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|A Perfect Murder|
Paltrow plays Emily, who works as a multi-lingual translator and aide to the U.S. Ambassador to the United Nations and is the trophy wife of Steven (Michael Douglas). When his inattention drives Emily to another man Steven decides to make his (allegedly) beloved Emily the target of the perfect murder. Remake of the classic who's-gonna-do-it Dial M for Murder
In A Perfect Murder, a loose remake of Alfred Hitchcock's Dial M for Murder, Michael Douglas reprises a similar role to that of Nicholas Van Orton in The Game. He plays Steven Taylor, a wealthy and wise middle aged man. He's the kind of guy who says the right thing and the right time, but plans his actions so meticulously and carefully that there is bound to be a screw loose somewhere along the line.
Allegations have sparked over director Andrew Davis' work in this piece.
"Hitchcock's work should not be ripped off," the wags scoff, unaware that Hitchcock himself adapted the screenplay from the original play written by Frederick Knott. Smartly, Davis attempts to use as much Hictchcockness as any person other than Hitchcock could hitch. There are a small group of directors who can create similar feels of tension and suspense that the great man seemed to achieve so easily, one of which is definitely David Fincher, the mastermind behind Seven and The Game. Australian Craig Monahan has also shown distinct skills for unraveling a mystery in the grueling The Interview. Sadly, Davis is not one of them. His direction is inconsistent and often unclear; at some moments it's a little overpowering, others too passive.
Emily Hayes (Gwyneth Paltrow) is having an affair with starving artist David Shaw (Viggo Mortensen). Her husband, Steven, is not too happy about the situation, and - for one reason or another - carefully hatches a plot to kill her. He hires David to do the deed, giving him explicit instructions as to how to pull it off without incriminating anyone.
Surprise surprise, things go wrong…
Michael Douglas is always interesting to watch. What is even more interesting is his bizarre choice of films, of which many of them seem to have a woman-hating theme. Take Fatal Attraction, Basic Instinct and Disclosure for example, three of his best known films. But it was The Game which highlighted how impressionable an actor he can be, and he must have enjoyed the experience because he now performs in a role which, as I mentioned, is identical in many ways. The only reason why his performance in this film does not reach the same level (or actually, lands well below the previous level) is the messy screenplay, which misses out on the subtleties of his character.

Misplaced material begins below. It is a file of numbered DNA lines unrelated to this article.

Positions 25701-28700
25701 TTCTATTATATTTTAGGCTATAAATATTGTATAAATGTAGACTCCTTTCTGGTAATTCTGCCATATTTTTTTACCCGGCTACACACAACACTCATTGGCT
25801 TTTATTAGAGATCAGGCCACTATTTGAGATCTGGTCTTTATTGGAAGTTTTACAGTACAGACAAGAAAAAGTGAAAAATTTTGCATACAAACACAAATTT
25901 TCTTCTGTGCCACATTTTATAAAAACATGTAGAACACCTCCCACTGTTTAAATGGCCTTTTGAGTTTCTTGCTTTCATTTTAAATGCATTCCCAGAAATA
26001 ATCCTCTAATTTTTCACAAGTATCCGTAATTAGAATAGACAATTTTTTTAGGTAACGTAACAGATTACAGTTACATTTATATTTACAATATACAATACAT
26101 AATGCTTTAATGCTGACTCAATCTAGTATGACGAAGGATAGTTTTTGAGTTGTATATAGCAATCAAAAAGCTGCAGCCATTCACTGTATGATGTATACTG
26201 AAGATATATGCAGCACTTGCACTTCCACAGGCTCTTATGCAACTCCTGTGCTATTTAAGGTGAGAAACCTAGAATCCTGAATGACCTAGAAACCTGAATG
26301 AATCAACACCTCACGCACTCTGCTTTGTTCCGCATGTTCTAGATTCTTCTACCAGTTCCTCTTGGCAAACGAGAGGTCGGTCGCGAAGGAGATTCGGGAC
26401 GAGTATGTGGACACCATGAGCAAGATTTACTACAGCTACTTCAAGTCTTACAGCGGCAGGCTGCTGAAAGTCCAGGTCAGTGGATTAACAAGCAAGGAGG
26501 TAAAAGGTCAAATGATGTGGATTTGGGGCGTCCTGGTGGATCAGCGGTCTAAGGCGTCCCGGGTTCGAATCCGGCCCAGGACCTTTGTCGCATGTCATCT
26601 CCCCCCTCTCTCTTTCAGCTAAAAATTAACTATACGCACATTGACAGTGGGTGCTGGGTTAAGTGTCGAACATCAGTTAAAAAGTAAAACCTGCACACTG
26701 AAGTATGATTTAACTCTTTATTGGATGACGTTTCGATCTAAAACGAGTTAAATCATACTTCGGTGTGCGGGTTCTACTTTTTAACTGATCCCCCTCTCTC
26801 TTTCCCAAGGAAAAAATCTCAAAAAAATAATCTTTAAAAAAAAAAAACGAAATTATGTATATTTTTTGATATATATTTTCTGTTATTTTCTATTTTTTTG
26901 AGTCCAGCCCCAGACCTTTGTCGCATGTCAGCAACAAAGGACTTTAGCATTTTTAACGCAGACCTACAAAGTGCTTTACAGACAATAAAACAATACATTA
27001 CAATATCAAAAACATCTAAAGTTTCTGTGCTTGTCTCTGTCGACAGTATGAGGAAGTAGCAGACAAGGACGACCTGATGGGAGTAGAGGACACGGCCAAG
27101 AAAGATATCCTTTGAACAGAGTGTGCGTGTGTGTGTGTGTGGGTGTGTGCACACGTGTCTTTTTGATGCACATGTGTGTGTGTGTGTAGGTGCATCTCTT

That's a pity, since Patrick Smith Kelly has adapted Knott's play with as much sophistication and puzzlement as he could possibly cram in. The first half of A Perfect Murder is quite pleasing, as it introduces the murder scheme with well-planned tautness and builds a genuinely interesting scenario. The real problems lie in the second half, when the murder, planned murder or failed murder - which one, you can find out yourself - has came and gone. Thus the film takes one step forward and two steps back, making some characters discover what we already know, and others stand around and wait to mutter threatening lines of dialogue. In no time, everything seems a little silly.
For a film that really isn't too bad, A Perfect Murder is far from rewarding. It's the confused and faintly ridiculous conclusion to this piece that will disappoint most viewers, as it is comprised of violence and brutality - something that the film carefully avoids beforehand.
Although Davis is definitely not the 90s equivalence of Alfred Hitchcock, he still succeeds with creating an intriguing mystery, if only for a few sparse moments.
|(c) Luke Buckmaster|
|Just the facts:
Title: A Perfect Murder (1998)
|The Players: Michael Douglas, Gwyneth Paltrow||Official website|
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Published in Melbourne, Victoria, Australia
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